Some of you may remember reading my complaints about a certain professor I affectionately nicknamed Dr. Doom in September. If you don't, you doubtless remember me going on and on about how much I hate his class every Tuesday and Thursday except for the week I ran away to Utah. Or you may have been among the few who realized how many different excuses I came up with to not go. It's amazing how often my alarm clock can not work on certain mornings.
If you're none of the above, let me provide a quick recap. Dr. Doom (or more accurately, Dr. Dube) is my professor for a class called Communities and Societies. MRU has decided this is an important class for me to take as a degree student because high schools no longer do their job and don't prepare kids to learn at a university level, so my school has taken the task upon themselves with their new General Education program, where kids get to take high school english, social, and science again. Either that or learn about the 60s, which I know is vitally important to my overall education and helped me dodge the impending disaster of what would have happened if I did not know everything that happened at Woodstock.
In Dr. Doom's class, we read books about people who are supposedly trodden upon in society, and discuss them in class. Or at least, that's the theory. Dr. Doom does most of the talking himself.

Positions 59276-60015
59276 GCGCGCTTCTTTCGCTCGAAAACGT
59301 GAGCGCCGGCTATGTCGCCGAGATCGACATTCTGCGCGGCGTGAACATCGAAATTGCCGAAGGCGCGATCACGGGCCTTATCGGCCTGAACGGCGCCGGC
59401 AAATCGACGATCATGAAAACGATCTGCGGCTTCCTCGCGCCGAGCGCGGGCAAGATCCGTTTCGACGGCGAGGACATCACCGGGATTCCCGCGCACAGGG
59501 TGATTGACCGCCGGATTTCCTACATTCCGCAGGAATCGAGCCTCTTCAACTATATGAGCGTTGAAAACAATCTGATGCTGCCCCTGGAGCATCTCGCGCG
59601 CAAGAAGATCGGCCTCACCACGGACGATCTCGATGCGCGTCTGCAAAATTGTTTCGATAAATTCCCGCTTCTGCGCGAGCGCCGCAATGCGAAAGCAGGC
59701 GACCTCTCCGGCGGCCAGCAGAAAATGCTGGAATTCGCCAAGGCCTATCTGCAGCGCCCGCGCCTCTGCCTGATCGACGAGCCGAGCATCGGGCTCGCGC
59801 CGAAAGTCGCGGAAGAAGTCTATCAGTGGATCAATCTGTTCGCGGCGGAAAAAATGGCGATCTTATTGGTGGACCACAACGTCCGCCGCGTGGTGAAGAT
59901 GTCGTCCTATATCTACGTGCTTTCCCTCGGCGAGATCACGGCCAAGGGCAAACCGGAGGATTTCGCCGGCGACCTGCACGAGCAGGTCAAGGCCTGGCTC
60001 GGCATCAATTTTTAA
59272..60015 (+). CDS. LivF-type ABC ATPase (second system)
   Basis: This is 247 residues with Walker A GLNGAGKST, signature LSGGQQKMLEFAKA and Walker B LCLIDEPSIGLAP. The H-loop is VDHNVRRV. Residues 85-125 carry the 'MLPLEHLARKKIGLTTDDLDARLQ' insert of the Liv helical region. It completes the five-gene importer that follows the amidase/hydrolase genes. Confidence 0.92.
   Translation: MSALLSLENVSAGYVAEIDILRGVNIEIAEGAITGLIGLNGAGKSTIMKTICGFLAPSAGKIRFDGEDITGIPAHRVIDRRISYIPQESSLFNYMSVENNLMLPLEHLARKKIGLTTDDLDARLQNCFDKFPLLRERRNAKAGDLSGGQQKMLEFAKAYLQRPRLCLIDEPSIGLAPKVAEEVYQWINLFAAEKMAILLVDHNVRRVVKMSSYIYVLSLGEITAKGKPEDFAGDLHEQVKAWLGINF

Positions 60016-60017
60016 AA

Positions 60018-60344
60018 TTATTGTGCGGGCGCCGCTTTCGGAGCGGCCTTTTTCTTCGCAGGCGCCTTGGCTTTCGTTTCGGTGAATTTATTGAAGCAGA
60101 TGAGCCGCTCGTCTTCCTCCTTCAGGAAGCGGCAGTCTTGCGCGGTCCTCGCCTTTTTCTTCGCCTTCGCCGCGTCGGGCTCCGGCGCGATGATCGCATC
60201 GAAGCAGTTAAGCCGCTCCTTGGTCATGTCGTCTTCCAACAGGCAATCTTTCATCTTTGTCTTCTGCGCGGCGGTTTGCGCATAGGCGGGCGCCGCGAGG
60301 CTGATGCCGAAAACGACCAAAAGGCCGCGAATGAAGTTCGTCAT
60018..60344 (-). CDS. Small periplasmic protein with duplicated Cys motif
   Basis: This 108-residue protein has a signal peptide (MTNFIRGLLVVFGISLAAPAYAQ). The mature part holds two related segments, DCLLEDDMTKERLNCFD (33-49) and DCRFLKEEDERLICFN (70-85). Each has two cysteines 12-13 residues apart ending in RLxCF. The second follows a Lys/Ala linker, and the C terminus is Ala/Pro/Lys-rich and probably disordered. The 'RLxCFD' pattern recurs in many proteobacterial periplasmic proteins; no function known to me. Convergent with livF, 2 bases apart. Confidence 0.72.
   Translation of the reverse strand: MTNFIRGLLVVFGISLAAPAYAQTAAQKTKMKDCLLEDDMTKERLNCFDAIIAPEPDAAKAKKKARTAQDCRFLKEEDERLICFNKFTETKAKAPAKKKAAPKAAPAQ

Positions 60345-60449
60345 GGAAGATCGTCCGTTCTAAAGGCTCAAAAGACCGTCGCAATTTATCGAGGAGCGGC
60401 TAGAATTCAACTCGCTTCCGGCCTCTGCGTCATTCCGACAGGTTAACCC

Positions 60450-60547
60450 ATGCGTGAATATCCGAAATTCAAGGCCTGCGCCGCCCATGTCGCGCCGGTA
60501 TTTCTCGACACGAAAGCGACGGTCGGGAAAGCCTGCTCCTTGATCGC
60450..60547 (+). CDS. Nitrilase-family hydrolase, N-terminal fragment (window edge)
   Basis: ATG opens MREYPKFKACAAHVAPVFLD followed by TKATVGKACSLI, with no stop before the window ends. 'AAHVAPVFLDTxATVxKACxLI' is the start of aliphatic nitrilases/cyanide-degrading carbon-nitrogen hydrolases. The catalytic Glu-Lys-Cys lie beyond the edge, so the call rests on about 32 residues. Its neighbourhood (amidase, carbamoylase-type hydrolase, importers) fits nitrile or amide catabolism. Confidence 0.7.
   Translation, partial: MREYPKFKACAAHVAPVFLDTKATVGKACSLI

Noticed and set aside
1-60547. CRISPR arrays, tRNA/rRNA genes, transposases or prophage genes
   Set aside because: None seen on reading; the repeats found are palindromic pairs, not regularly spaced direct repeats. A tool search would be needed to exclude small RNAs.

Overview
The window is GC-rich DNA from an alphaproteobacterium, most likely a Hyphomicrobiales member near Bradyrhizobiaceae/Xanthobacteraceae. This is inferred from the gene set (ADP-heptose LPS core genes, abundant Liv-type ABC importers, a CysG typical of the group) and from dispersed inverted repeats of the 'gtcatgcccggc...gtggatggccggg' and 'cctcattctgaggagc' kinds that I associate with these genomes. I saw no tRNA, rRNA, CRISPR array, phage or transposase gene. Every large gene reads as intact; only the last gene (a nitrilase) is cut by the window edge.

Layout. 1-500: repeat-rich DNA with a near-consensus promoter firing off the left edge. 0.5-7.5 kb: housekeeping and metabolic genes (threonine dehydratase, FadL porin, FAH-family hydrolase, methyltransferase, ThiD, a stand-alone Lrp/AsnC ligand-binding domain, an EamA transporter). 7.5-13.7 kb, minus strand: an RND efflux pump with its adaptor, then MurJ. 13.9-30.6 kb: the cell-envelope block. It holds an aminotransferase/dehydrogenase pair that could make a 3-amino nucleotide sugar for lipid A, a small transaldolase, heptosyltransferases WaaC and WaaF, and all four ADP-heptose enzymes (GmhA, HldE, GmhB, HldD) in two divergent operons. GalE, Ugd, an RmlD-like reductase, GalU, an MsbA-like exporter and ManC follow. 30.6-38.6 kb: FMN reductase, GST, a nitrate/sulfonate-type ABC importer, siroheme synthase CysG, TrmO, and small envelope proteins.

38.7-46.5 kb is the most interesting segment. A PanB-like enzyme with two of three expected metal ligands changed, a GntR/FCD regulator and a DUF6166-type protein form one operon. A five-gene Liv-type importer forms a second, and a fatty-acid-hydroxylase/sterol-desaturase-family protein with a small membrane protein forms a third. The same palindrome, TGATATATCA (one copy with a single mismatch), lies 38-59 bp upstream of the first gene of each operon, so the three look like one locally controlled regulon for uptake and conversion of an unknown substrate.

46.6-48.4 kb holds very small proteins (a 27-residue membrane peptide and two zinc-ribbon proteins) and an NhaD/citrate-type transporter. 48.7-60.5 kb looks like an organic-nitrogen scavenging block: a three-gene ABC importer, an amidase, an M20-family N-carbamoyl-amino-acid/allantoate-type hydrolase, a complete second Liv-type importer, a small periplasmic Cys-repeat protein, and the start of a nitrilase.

My first class I wandered in completely naive, and left thoroughly depressed. I had just sat there for an hour and a half while my professor told the class precisely what he thought of the feminist movement. Many of his opinions led me to day dreams of storming out or simply standing up and throwing my shoe at him. As a girl whose dream in life is to be at stay-at-home mom and has no problem with the term mankind being used to refer to all people, I felt like I was under attack. How could I endure this twice a week for a whole semester? I left that class and desperately looked for a way out, but unless I wanted to drop the class and not replace it, I would be stuck with Dr. Doom until December.
Naturally it did not take me long to dislike Dr. Doom. I disagreed with just about everything he said, and everything he made me read. On my midterm, I was asked to write a letter to my daughter in the future, and tell her in this letter some of the values discussed in the feminist book we were reading. All I wanted to do was write in big block, capital letters, "I WOULD NEVER WANT ME DAUGHTER TO READ THIS BOOK!" Thankfully, I did not risk my GPA over this silly question, but it made me even more sulky.
After what felt like an eternity, we moved on from the feminist book, and started another winner, The Poisonwood Bible. This book actually sounded quite interesting, it's about a Baptist family that moves to the Congo so their father, a reverend, can preach to the locals. This was in the 60s, that decade I took a whole class on.
I started the book with high hopes, but they quickly died. From my own religious perspective, I found the book frustrating because I saw exactly what this chauvinistic, close-minded reverend was doing wrong to drive away the natives and let his family fall apart. I've always liked to read to be entertained, and I did not find The Poisonwood Bible entertaining. As a result, more internal frustration was channelled at Dr. Doom.